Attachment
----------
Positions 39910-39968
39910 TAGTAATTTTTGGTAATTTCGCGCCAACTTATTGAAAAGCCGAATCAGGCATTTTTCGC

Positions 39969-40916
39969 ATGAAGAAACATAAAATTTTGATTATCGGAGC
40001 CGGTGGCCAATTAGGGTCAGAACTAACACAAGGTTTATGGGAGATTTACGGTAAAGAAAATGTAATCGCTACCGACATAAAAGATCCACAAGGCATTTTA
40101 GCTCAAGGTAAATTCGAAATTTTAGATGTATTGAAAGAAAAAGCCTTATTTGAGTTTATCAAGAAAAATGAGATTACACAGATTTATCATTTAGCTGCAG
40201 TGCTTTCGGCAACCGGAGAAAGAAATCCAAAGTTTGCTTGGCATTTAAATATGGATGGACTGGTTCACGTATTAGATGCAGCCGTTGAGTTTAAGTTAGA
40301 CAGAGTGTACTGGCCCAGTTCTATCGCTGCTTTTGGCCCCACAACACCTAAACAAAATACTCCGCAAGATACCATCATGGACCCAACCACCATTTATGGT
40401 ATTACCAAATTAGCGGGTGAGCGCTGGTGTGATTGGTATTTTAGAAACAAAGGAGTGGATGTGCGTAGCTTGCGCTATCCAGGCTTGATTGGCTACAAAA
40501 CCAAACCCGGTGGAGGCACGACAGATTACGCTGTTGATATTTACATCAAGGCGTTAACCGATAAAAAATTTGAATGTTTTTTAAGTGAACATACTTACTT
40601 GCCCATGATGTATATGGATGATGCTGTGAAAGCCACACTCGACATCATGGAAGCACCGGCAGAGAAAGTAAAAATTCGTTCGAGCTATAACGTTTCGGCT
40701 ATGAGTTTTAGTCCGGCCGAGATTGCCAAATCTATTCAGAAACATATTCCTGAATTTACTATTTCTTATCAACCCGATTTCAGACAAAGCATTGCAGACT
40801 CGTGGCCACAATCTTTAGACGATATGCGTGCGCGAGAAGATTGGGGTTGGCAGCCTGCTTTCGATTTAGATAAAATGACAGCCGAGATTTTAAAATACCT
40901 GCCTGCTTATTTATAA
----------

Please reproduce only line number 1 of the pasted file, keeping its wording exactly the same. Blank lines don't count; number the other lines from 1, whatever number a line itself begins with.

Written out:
Positions 39910-39968